# RFC8708: Use of the HSS/LMS Hash-Based Signature Algorithm in the Cryptographic Message Syntax (CMS)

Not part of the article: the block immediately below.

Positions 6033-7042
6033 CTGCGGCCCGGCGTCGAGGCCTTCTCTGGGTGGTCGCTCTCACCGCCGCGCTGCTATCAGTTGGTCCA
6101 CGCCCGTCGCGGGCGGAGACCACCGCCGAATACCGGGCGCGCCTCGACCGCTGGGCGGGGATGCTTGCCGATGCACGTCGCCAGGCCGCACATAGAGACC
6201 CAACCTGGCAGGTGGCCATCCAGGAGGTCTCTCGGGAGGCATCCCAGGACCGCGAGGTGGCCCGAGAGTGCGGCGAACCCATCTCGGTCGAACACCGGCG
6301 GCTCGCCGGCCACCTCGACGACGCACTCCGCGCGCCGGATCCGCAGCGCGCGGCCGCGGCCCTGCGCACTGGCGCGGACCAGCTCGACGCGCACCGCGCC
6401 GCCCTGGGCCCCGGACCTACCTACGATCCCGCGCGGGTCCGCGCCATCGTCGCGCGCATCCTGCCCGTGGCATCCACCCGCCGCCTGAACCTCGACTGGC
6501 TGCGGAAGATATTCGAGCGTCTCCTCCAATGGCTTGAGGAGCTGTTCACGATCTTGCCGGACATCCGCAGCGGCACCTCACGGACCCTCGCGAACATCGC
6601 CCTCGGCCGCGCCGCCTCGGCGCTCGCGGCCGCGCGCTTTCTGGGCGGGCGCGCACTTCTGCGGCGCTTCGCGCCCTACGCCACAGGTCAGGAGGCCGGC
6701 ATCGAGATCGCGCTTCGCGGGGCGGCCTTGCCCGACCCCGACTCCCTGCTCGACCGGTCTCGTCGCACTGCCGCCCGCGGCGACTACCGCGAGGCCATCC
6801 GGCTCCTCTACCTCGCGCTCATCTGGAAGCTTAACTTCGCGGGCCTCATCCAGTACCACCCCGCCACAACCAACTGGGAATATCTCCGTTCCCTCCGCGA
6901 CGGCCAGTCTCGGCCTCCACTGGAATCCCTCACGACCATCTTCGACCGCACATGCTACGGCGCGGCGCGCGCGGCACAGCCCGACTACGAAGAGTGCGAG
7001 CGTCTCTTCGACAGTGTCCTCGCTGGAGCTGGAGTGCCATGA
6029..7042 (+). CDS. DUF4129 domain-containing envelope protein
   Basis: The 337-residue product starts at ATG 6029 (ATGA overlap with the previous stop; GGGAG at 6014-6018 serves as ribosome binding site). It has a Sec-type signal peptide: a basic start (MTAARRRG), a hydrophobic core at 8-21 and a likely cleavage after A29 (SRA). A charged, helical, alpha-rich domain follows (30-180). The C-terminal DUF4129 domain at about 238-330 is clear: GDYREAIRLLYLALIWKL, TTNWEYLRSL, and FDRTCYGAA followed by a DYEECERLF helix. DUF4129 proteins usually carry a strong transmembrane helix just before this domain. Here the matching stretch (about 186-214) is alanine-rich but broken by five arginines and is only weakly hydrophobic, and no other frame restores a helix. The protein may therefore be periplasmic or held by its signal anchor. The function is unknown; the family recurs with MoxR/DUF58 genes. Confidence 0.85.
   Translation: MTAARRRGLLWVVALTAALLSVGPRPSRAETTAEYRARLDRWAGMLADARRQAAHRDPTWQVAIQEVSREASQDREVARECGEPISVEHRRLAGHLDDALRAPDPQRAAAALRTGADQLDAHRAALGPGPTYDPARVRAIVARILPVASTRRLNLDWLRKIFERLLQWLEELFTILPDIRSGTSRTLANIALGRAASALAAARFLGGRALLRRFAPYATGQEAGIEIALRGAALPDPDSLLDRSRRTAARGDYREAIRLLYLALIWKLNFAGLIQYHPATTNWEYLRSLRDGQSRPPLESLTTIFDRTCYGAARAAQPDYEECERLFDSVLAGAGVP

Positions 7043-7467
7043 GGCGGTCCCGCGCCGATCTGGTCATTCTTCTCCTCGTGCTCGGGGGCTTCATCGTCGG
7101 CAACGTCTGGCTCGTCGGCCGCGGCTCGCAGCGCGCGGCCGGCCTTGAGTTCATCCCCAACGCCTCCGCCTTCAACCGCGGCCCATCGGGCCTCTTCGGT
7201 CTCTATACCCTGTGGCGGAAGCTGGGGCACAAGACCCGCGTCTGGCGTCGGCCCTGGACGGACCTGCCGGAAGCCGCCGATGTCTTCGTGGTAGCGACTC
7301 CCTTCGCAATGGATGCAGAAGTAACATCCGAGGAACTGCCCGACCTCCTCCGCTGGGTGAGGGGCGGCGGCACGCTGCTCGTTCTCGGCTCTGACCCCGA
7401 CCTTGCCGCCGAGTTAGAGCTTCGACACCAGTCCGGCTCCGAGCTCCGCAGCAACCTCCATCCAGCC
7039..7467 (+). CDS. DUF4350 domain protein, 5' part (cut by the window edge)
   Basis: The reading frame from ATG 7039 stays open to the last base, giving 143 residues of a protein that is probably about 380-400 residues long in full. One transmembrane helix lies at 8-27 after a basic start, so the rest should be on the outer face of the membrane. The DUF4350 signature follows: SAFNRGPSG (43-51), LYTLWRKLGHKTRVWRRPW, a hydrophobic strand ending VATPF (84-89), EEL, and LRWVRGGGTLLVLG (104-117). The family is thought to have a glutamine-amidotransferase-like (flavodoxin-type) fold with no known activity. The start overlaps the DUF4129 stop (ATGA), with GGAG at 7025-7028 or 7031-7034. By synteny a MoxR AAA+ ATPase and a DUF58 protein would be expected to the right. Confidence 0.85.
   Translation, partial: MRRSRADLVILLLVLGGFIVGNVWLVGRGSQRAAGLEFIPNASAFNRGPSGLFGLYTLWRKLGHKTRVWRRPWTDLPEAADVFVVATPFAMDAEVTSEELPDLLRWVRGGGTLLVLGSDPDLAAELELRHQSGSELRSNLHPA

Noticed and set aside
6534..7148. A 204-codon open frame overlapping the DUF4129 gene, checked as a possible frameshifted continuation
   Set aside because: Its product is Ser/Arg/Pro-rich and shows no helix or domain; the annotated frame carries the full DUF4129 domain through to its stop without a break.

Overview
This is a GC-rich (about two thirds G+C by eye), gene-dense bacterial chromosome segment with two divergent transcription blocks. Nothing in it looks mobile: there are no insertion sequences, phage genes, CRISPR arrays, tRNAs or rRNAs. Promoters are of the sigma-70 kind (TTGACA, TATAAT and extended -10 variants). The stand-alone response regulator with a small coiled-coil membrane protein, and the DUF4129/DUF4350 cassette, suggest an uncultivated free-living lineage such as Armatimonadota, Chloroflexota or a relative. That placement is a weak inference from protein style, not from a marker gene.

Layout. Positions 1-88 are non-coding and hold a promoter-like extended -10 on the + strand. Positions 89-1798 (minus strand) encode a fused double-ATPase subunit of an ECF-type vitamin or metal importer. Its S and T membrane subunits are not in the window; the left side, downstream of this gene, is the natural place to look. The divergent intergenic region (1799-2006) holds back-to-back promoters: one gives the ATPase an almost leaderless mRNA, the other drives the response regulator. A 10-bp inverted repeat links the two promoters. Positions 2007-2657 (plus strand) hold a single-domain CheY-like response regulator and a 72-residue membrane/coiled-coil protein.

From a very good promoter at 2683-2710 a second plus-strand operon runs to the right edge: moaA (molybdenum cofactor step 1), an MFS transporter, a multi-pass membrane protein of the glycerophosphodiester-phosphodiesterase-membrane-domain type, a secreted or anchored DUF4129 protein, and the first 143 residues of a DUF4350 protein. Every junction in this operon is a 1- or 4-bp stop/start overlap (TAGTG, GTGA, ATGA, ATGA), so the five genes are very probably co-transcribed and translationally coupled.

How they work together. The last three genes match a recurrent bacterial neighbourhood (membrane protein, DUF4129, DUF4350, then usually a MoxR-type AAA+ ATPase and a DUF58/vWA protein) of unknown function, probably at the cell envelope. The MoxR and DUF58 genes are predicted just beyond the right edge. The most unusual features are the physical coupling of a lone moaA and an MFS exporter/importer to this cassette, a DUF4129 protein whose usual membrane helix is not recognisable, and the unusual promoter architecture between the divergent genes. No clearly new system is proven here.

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Internet Engineering Task Force (IETF) R. Housley Request for Comments: 8708 Vigil Security Category: Standards Track February 2020 ISSN: 2070-1721 Use of the HSS/LMS Hash-Based Signature Algorithm in the Cryptographic Message Syntax (CMS) Abstract This document specifies the conventions for using the Hierarchical Signature System (HSS) / Leighton-Micali Signature (LMS) hash-based signature algorithm with the Cryptographic Message Syntax (CMS). In addition, the algorithm identifier and public key syntax are provided. The HSS/LMS algorithm is one form of hash-based digital signature; it is described in RFC 8554. Status of This Memo This is an Internet Standards Track document. This document is a product of the Internet Engineering Task Force (IETF). It represents the consensus of the IETF community. It has received public review and has been approved for publication by the Internet Engineering Steering Group (IESG). Further information on Internet Standards is available in Section 2 of RFC 7841. Information about the current status of this document, any errata, and how to provide feedback on it may be obtained at https://www.rfc-editor.org/info/rfc8708. Copyright Notice Copyright (c) 2020 IETF Trust and the persons identified as the document authors. All rights reserved. This document is subject to BCP 78 and the IETF Trust's Legal Provisions Relating to IETF Documents (https://trustee.ietf.org/license-info) in effect on the date of publication of this document. Please review these documents carefully, as they describe your rights and restrictions with respect to this document. Code Components extracted from this document must include Simplified BSD License text as described in Section 4.e of the Trust Legal Provisions and are provided without warranty as described in the Simplified BSD License. Table of Contents 1. Introduction 1.1. ASN.1 1.2. Terminology 1.3. Motivation 2. HSS/LMS Hash-Based Signature Algorithm Overview 2.1. Hierarchical Signature System (HSS) 2.2. Leighton-Micali Signature (LMS) 2.3. Leighton-Micali One-Time Signature (LM-OTS) Algorithm 3. Algorithm Identifiers and Parameters 4. HSS/LMS Public Key Identifier 5. Signed-Data Conventions 6. Security Considerations 7. IANA Considerations 8. References 8.1. Normative References 8.2. Informative References Appendix A. ASN.1 Module Acknowledgements Author's Address 1. Introduction This document specifies the conventions for using the Hierarchical Signature System (HSS) / Leighton-Micali Signature (LMS) hash-based signature algorithm with the Cryptographic Message Syntax (CMS) [CMS] signed-data content type. The LMS system provides a one-time digital signature that is a variant of Merkle Tree Signatures (MTS). The HSS is built on top of the LMS system to efficiently scale for a larger numbers of signatures. The HSS/LMS algorithm is one form of hash- based digital signature, and it is described in [HASHSIG]. The HSS/ LMS signature algorithm can only be used for a fixed number of signing operations with a given private key, and the number of signing operations depends upon the size of the tree. The HSS/LMS signature algorithm uses small public keys, and it has low computational cost; however, the signatures are quite large. The HSS/LMS private key can be very small when the signer is willing to perform additional computation at signing time; alternatively, the private key can consume additional memory and provide a faster signing time. The HSS/LMS signatures [HASHSIG] are currently defined to exclusively use SHA-256 [SHS]. 1.1. ASN.1 CMS values are generated using ASN.1 [ASN1-B], using the Basic Encoding Rules (BER) and the Distinguished Encoding Rules (DER) [ASN1-E]. 1.2. Terminology The key words "MUST", "MUST NOT", "REQUIRED", "SHALL", "SHALL NOT", "SHOULD", "SHOULD NOT", "RECOMMENDED", "NOT RECOMMENDED", "MAY", and "OPTIONAL" in this document are to be interpreted as described in BCP 14 [RFC2119] [RFC8174] when, and only when, they appear in all capitals, as shown here. 1.3. Motivation Recent advances in cryptanalysis [BH2013] and progress in the development of quantum computers [NAS2019] pose a threat to widely deployed digital signature algorithms. As a result, there is a need to prepare for a day when cryptosystems such as RSA and DSA that depend on discrete logarithms and factoring cannot be depended upon. If large-scale quantum computers are ever built, these computers will be able to break many of the public key cryptosystems currently in use. A post-quantum cryptosystem [PQC] is a system that is secure against quantum computers that have more than a trivial number of quantum bits (qubits). It is open to conjecture when it will be feasible to build such computers; however, RSA, DSA, Elliptic Curve Digital Signature Algorithm (ECDSA), and Edwards-curve Digital Signature Algorithm (EdDSA) are all vulnerable if large-scale quantum computers are ever developed. Since the HSS/LMS signature algorithm does not depend on the difficulty of discrete logarithms or factoring, the HSS/LMS signature algorithm is considered to be post-quantum secure. One use of post- quantum-secure signatures is the protection of software updates, perhaps using the format described in [FWPROT], to enable deployment of software that implements new cryptosystems. 2. HSS/LMS Hash-Based Signature Algorithm Overview Merkle Tree Signatures (MTS) are a method for signing a large but fixed number of messages. An MTS system depends on a one-time signature method and a collision-resistant hash function. This specification makes use of the hash-based algorithm specified in [HASHSIG], which is the Leighton and Micali adaptation [LM] of the original Lamport-Diffie-Winternitz-Merkle one-time signature system [M1979] [M1987] [M1989a] [M1989b]. As implied by the name, the hash-based signature algorithm depends on a collision-resistant hash function. The hash-based signature algorithm specified in [HASHSIG] uses only the SHA-256 one-way hash function [SHS], but it establishes an IANA registry [IANA-LMS] to permit the registration of additional one-way hash functions in the future. 2.1. Hierarchical Signature System (HSS) The MTS system specified in [HASHSIG] uses a hierarchy of trees. The N-time Hierarchical Signature System (HSS) allows subordinate trees to be generated when needed by the signer. Otherwise, generation of the entire tree might take weeks or longer. An HSS signature as specified in [HASHSIG] carries the number of signed public keys (Nspk), followed by that number of signed public keys, followed by the LMS signature as described in Section 2.2. The public key for the topmost LMS tree is the public key of the HSS system. The LMS private key in the parent tree signs the LMS public key in the child tree, and the LMS private key in the bottom-most tree signs the actual message. The signature over the public key and the signature over the actual message are LMS signatures as described in Section 2.2. The elements of the HSS signature value for a standalone tree (a top tree with no children) can be summarized as: u32str(0) || lms_signature /* signature of message */ where, u32str() and || are used as defined in [HASHSIG]. The elements of the HSS signature value for a tree with Nspk signed public keys can be summarized as: u32str(Nspk) || signed_public_key[0] || signed_public_key[1] || ... signed_public_key[Nspk-2] || signed_public_key[Nspk-1] || lms_signature /* signature of message */ where, as defined in Section 3.3 of [HASHSIG], the signed_public_key structure contains the lms_signature over the public key, followed by the public key itself. Note that Nspk is the number of levels in the hierarchy of trees minus 1. 2.2. Leighton-Micali Signature (LMS) Each tree in the system specified in [HASHSIG] uses the Leighton- Micali Signature (LMS) system. LMS systems have two parameters. The first parameter is the height of the tree, h, which is the number of levels in the tree minus one. The [HASHSIG] specification supports five values for this parameter: h=5, h=10, h=15, h=20, and h=25. Note that there are 2^h leaves in the tree. The second parameter, m, is the number of bytes output by the hash function, and it is the amount of data associated with each node in the tree. The [HASHSIG] specification supports only the SHA-256 hash function [SHS], with m=32. As a result, the [HASHSIG] specification supports five tree sizes; they are identified as: * LMS_SHA256_M32_H5 * LMS_SHA256_M32_H10 * LMS_SHA256_M32_H15 * LMS_SHA256_M32_H20 * LMS_SHA256_M32_H25 The [HASHSIG] specification establishes an IANA registry [IANA-LMS] to permit the registration of additional hash functions and additional tree sizes in the future. As specified in [HASHSIG], the LMS public key consists of four elements: the lms_algorithm_type from the list above, the otstype to identify the Leighton-Micali One-Time Signature (LM-OTS) type as discussed in Section 2.3, the private key identifier (I) as described in Section 5.3 of [HASHSIG], and the m-byte string associated with the root node of the tree (T[1]). The LMS public key can be summarized as: u32str(lms_algorithm_type) || u32str(otstype) || I || T[1] As specified in [HASHSIG], an LMS signature consists of four elements: the number of the leaf (q) associated with the LM-OTS signature value, an LM-OTS signature value as described in Section 2.3, a typecode indicating the particular LMS algorithm, and an array of values that is associated with the path through the tree from the leaf associated with the LM-OTS signature value to the root. The array of values contains the siblings of the nodes on the path from the leaf to the root but does not contain the nodes on the path itself. The array for a tree with height h will have h values. The first value is the sibling of the leaf, the next value is the sibling of the parent of the leaf, and so on up the path to the root. The four elements of the LMS signature value can be summarized as: u32str(q) || ots_signature || u32str(type) || path[0] || path[1] || ... || path[h-1] 2.3. Leighton-Micali One-Time Signature (LM-OTS) Algorithm Merkle Tree Signatures (MTS) depend on a one-time signature method, and [HASHSIG] specifies the use of the LM-OTS, which has five parameters: n: The length in bytes of the hash function output. [HASHSIG] supports only SHA-256 [SHS], with n=32. H: A preimage-resistant hash function that accepts byte strings of any length and returns an n-byte string. w: The width in bits of the Winternitz coefficients. [HASHSIG] supports four values for this parameter: w=1, w=2, w=4, and w=8. p: The number of n-byte string elements that make up the LM-OTS signature value. ls: The number of bits that are left-shifted in the final step of the checksum function, which is defined in Section 4.4 of [HASHSIG]. The values of p and ls are dependent on the choices of the parameters n and w, as described in Appendix B of [HASHSIG]. The [HASHSIG] specification supports four LM-OTS variants: * LMOTS_SHA256_N32_W1 * LMOTS_SHA256_N32_W2 * LMOTS_SHA256_N32_W4 * LMOTS_SHA256_N32_W8 The [HASHSIG] specification establishes an IANA registry [IANA-LMS] to permit the registration of additional variants in the future. Signing involves the generation of C, an n-byte random value. The LM-OTS signature value can be summarized as the identifier of the LM-OTS variant, the random value, and a sequence of hash values (y[0] through y[p-1]) that correspond to the elements of the public key, as described in Section 4.5 of [HASHSIG]: u32str(otstype) || C || y[0] || ... || y[p-1] 3. Algorithm Identifiers and Parameters The algorithm identifier for an HSS/LMS hash-based signature is: id-alg-hss-lms-hashsig OBJECT IDENTIFIER ::= { iso(1) member-body(2) us(840) rsadsi(113549) pkcs(1) pkcs9(9) smime(16) alg(3) 17 } When this object identifier is used for an HSS/LMS signature, the AlgorithmIdentifier parameters field MUST be absent (that is, the parameters are not present, and the parameters are not set to NULL). The signature value is a large OCTET STRING, as described in Section 2 of this document. The signature format is designed for easy parsing. The HSS, LMS, and LM-OTS components of the signature value each include a counter and a typecode that indirectly provide all of the information that is needed to parse the value during signature validation. The signature value identifies the hash function used in the HSS/LMS tree. [HASHSIG] uses only the SHA-256 hash function [SHS], but it establishes an IANA registry [IANA-LMS] to permit the registration of additional hash functions in the future. 4. HSS/LMS Public Key Identifier The AlgorithmIdentifier for an HSS/LMS public key uses the id-alg- hss-lms-hashsig object identifier, and the parameters field MUST be absent. When this AlgorithmIdentifier appears in the SubjectPublicKeyInfo field of an X.509 certificate [RFC5280], the certificate key usage extension MAY contain digitalSignature, nonRepudiation, keyCertSign, and cRLSign; however, it MUST NOT contain other values. pk-HSS-LMS-HashSig PUBLIC-KEY ::= { IDENTIFIER id-alg-hss-lms-hashsig KEY HSS-LMS-HashSig-PublicKey PARAMS ARE absent CERT-KEY-USAGE { digitalSignature, nonRepudiation, keyCertSign, cRLSign } } HSS-LMS-HashSig-PublicKey ::= OCTET STRING Note that the id-alg-hss-lms-hashsig algorithm identifier is also referred to as id-alg-mts-hashsig. This synonym is based on the terminology used in an early draft version of the document that became [HASHSIG]. The public key value is an OCTET STRING. Like the signature format, it is designed for easy parsing. The value is the number of levels in the public key, L, followed by the LMS public key. The HSS/LMS public key value can be described as: u32str(L) || lms_public_key Note that the public key for the topmost LMS tree is the public key of the HSS system. When L=1, the HSS system is a single tree. 5. Signed-Data Conventions As specified in [CMS], the digital signature is produced from the message digest and the signer's private key. The signature is computed over different values depending on whether signed attributes are absent or present. When signed attributes are absent, the HSS/LMS signature is computed over the content. When signed attributes are present, a hash is computed over the content using the same hash function that is used in the HSS/LMS tree, then a message-digest attribute is constructed with the hash of the content, and then the HSS/LMS signature is computed over the DER-encoded set of signed attributes (which MUST include a content-type attribute and a message-digest attribute). In summary: IF (signed attributes are absent) THEN HSS_LMS_Sign(content) ELSE message-digest attribute = Hash(content); HSS_LMS_Sign(DER(SignedAttributes)) When using [HASHSIG], the fields in the SignerInfo are used as follows: * digestAlgorithm MUST contain the one-way hash function used in the HSS/LMS tree. In [HASHSIG], SHA-256 is the only supported hash function, but other hash functions might be registered in the future. For convenience, the AlgorithmIdentifier for SHA-256 from [PKIXASN1] is repeated here: mda-sha256 DIGEST-ALGORITHM ::= { IDENTIFIER id-sha256 PARAMS TYPE NULL ARE preferredAbsent } id-sha256 OBJECT IDENTIFIER ::= { joint-iso-itu-t(2) country(16) us(840) organization(1) gov(101) csor(3) nistAlgorithms(4) hashalgs(2) 1 } * signatureAlgorithm MUST contain id-alg-hss-lms-hashsig, and the algorithm parameters field MUST be absent. * signature contains the single HSS signature value resulting from the signing operation as specified in [HASHSIG]. 6. Security Considerations Implementations MUST protect the private keys. Compromise of the private keys may result in the ability to forge signatures. Along with the private key, the implementation MUST keep track of which leaf nodes in the tree have been used. Loss of integrity of this tracking data can cause a one-time key to be used more than once. As a result, when a private key and the tracking data are stored on non- volatile media or in a virtual machine environment, failed writes, virtual machine snapshotting or cloning, and other operational concerns must be considered to ensure confidentiality and integrity. When generating an LMS key pair, an implementation MUST generate each key pair independently of all other key pairs in the HSS tree. An implementation MUST ensure that an LM-OTS private key is used to generate a signature only one time and ensure that it cannot be used for any other purpose. The generation of private keys relies on random numbers. The use of inadequate pseudorandom number generators (PRNGs) to generate these values can result in little or no security. An attacker may find it much easier to reproduce the PRNG environment that produced the keys, searching the resulting small set of possibilities, rather than brute-force searching the whole key space. The generation of quality random numbers is difficult, and [RFC4086] offers important guidance in this area. The generation of hash-based signatures also depends on random numbers. While the consequences of an inadequate pseudorandom number generator (PRNG) to generate these values is much less severe than in the generation of private keys, the guidance in [RFC4086] remains important. When computing signatures, the same hash function SHOULD be used to compute the message digest of the content and the signed attributes, if they are present. 7. IANA Considerations In the "SMI Security for S/MIME Module Identifier (1.2.840.113549.1.9.16.0)" registry, IANA has updated the reference for value 64 to point to this document. In the "SMI Security for S/MIME Algorithms (1.2.840.113549.1.9.16.3)" registry, IANA has updated the description for value 17 to "id-alg- hss-lms-hashsig" and updated the reference to point to this document. IANA has also added the following note to the "SMI Security for S/MIME Algorithms (1.2.840.113549.1.9.16.3)" registry: Value 17, "id-alg-hss-lms-hashsig", is also referred to as "id- alg-mts-hashsig". 8. References 8.1. Normative References [ASN1-B] ITU-T, "Information technology -- Abstract Syntax Notation One (ASN.1): Specification of basic notation", ITU-T Recommendation X.680, August 2015. [ASN1-E] ITU-T, "Information technology -- ASN.1 encoding rules: Specification of Basic Encoding Rules (BER), Canonical Encoding Rules (CER) and Distinguished Encoding Rules (DER)", ITU-T Recommendation X.690, August 2015. [CMS] Housley, R., "Cryptographic Message Syntax (CMS)", STD 70, RFC 5652, DOI 10.17487/RFC5652, September 2009, <https://www.rfc-editor.org/info/rfc5652>. [HASHSIG] McGrew, D., Curcio, M., and S. Fluhrer, "Leighton-Micali Hash-Based Signatures", RFC 8554, DOI 10.17487/RFC8554, April 2019, <https://www.rfc-editor.org/info/rfc8554>. [RFC2119] Bradner, S., "Key words for use in RFCs to Indicate Requirement Levels", BCP 14, RFC 2119, DOI 10.17487/RFC2119, March 1997, <https://www.rfc-editor.org/info/rfc2119>. [RFC5280] Cooper, D., Santesson, S., Farrell, S., Boeyen, S., Housley, R., and W. Polk, "Internet X.509 Public Key Infrastructure Certificate and Certificate Revocation List (CRL) Profile", RFC 5280, DOI 10.17487/RFC5280, May 2008, <https://www.rfc-editor.org/info/rfc5280>. [RFC8174] Leiba, B., "Ambiguity of Uppercase vs Lowercase in RFC 2119 Key Words", BCP 14, RFC 8174, DOI 10.17487/RFC8174, May 2017, <https://www.rfc-editor.org/info/rfc8174>. [SHS] National Institute of Standards and Technology (NIST), "Secure Hash Standard (SHS)", FIPS PUB 180-4, DOI 10.6028/NIST.FIPS.180-4, August 2015, <https://doi.org/10.6028/NIST.FIPS.180-4>. 8.2. Informative References [BH2013] Ptacek, T., Ritter, T., Samuel, J., and A. Stamos, "The Factoring Dead: Preparing for the Cryptopocalypse", August 2013, <https://media.blackhat.com/us-13/us-13-Stamos-The- Factoring-Dead.pdf>. [CMSASN1] Hoffman, P. and J. Schaad, "New ASN.1 Modules for Cryptographic Message Syntax (CMS) and S/MIME", RFC 5911, DOI 10.17487/RFC5911, June 2010, <https://www.rfc-editor.org/info/rfc5911>. [CMSASN1U] Schaad, J. and S. Turner, "Additional New ASN.1 Modules for the Cryptographic Message Syntax (CMS) and the Public Key Infrastructure Using X.509 (PKIX)", RFC 6268, DOI 10.17487/RFC6268, July 2011, <https://www.rfc-editor.org/info/rfc6268>. [FWPROT] Housley, R., "Using Cryptographic Message Syntax (CMS) to Protect Firmware Packages", RFC 4108, DOI 10.17487/RFC4108, August 2005, <https://www.rfc-editor.org/info/rfc4108>. [IANA-LMS] IANA, "Leighton-Micali Signatures (LMS)", <https://www.iana.org/assignments/leighton-micali- signatures/>. [LM] Leighton, T. and S. Micali, "Large provably fast and secure digital signature schemes based on secure hash functions", U.S. Patent 5,432,852, July 1995. [M1979] Merkle, R., "Secrecy, Authentication, and Public Key Systems", Technical Report No. 1979-1, Information Systems Laboratory, Stanford University, 1979. [M1987] Merkle, R., "A Digital Signature Based on a Conventional Encryption Function", Advances in Cryptology -- CRYPTO '87 Proceedings, Lecture Notes in Computer Science Vol. 293, DOI 10.1007/3-540-48184-2_32, 1988, <https://doi.org/10.1007/3-540-48184-2_32>. [M1989a] Merkle, R., "A Certified Digital Signature", Advances in Cryptology -- CRYPTO '89 Proceedings, Lecture Notes in Computer Science Vol. 435, DOI 10.1007/0-387-34805-0_21, 1990, <https://doi.org/10.1007/0-387-34805-0_21>. [M1989b] Merkle, R., "One Way Hash Functions and DES", Advances in Cryptology -- CRYPTO '89 Proceedings, Lecture Notes in Computer Science Vol. 435, DOI 10.1007/0-387-34805-0_40, 1990, <https://doi.org/10.1007/0-387-34805-0_40>. [NAS2019] National Academies of Sciences, Engineering, and Medicine, "Quantum Computing: Progress and Prospects", The National Academies Press, DOI 10.17226/25196, 2019, <https://doi.org/10.17226/25196>. [PKIXASN1] Hoffman, P. and J. Schaad, "New ASN.1 Modules for the Public Key Infrastructure Using X.509 (PKIX)", RFC 5912, DOI 10.17487/RFC5912, June 2010, <https://www.rfc-editor.org/info/rfc5912>. [PQC] Bernstein, D., "Introduction to post-quantum cryptography", DOI 10.1007/978-3-540-88702-7_1, 2009, <http://www.springer.com/cda/content/document/ cda_downloaddocument/9783540887010-c1.pdf>. [RFC4086] Eastlake 3rd, D., Schiller, J., and S. Crocker, "Randomness Requirements for Security", BCP 106, RFC 4086, DOI 10.17487/RFC4086, June 2005, <https://www.rfc-editor.org/info/rfc4086>. Appendix A. ASN.1 Module <CODE STARTS> MTS-HashSig-2013 { iso(1) member-body(2) us(840) rsadsi(113549) pkcs(1) pkcs9(9) id-smime(16) id-mod(0) id-mod-mts-hashsig-2013(64) } DEFINITIONS IMPLICIT TAGS ::= BEGIN EXPORTS ALL; IMPORTS PUBLIC-KEY, SIGNATURE-ALGORITHM, SMIME-CAPS FROM AlgorithmInformation-2009 -- RFC 5911 [CMSASN1] { iso(1) identified-organization(3) dod(6) internet(1) security(5) mechanisms(5) pkix(7) id-mod(0) id-mod-algorithmInformation-02(58) } ; -- -- Object Identifiers -- id-alg-hss-lms-hashsig OBJECT IDENTIFIER ::= { iso(1) member-body(2) us(840) rsadsi(113549) pkcs(1) pkcs9(9) smime(16) alg(3) 17 } id-alg-mts-hashsig OBJECT IDENTIFIER ::= id-alg-hss-lms-hashsig -- -- Signature Algorithm and Public Key -- sa-HSS-LMS-HashSig SIGNATURE-ALGORITHM ::= { IDENTIFIER id-alg-hss-lms-hashsig PARAMS ARE absent PUBLIC-KEYS { pk-HSS-LMS-HashSig } SMIME-CAPS { IDENTIFIED BY id-alg-hss-lms-hashsig } } pk-HSS-LMS-HashSig PUBLIC-KEY ::= { IDENTIFIER id-alg-hss-lms-hashsig KEY HSS-LMS-HashSig-PublicKey PARAMS ARE absent CERT-KEY-USAGE { digitalSignature, nonRepudiation, keyCertSign, cRLSign } } HSS-LMS-HashSig-PublicKey ::= OCTET STRING -- -- Expand the signature algorithm set used by CMS [CMSASN1U] -- SignatureAlgorithmSet SIGNATURE-ALGORITHM ::= { sa-HSS-LMS-HashSig, ... } -- -- Expand the S/MIME capabilities set used by CMS [CMSASN1] -- SMimeCaps SMIME-CAPS ::= { sa-HSS-LMS-HashSig.&smimeCaps, ... } END <CODE ENDS> Acknowledgements Many thanks to Joe Clarke, Roman Danyliw, Scott Fluhrer, Jonathan Hammell, Ben Kaduk, Panos Kampanakis, Barry Leiba, John Mattsson, Jim Schaad, Sean Turner, Daniel Van Geest, and Dale Worley for their careful review and comments. Author's Address Russ Housley Vigil Security, LLC 516 Dranesville Road Herndon, VA 20170 United States of America Email: housley@vigilsec.com